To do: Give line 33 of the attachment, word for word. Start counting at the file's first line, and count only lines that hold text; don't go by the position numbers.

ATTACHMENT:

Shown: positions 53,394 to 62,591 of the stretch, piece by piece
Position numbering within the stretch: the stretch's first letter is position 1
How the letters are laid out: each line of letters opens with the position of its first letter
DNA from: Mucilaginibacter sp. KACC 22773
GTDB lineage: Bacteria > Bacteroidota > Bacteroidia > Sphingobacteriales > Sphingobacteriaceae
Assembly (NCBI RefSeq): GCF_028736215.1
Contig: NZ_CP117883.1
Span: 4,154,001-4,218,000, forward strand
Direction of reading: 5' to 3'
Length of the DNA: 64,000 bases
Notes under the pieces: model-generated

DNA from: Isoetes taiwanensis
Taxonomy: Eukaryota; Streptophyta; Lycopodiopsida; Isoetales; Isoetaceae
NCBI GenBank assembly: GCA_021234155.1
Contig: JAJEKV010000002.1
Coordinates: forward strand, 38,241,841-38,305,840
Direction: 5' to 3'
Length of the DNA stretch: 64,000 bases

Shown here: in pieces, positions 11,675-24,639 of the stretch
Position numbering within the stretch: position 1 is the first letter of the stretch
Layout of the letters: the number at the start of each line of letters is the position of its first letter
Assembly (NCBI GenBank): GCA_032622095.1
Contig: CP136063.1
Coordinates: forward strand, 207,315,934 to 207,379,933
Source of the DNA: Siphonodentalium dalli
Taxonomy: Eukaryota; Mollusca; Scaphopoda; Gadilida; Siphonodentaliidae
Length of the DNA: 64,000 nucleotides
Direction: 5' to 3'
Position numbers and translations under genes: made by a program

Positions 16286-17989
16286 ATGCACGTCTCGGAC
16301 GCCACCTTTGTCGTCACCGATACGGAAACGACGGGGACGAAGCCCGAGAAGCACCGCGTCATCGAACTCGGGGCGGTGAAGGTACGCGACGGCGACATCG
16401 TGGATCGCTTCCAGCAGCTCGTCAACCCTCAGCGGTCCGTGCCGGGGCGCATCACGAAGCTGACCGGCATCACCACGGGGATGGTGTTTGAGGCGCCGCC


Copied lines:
16401 TGGATCGCTTCCAGCAGCTCGTCAACCCTCAGCGGTCCGTGCCGGGGCGCATCACGAAGCTGACCGGCATCACCACGGGGATGGTGTTTGAGGCGCCGCC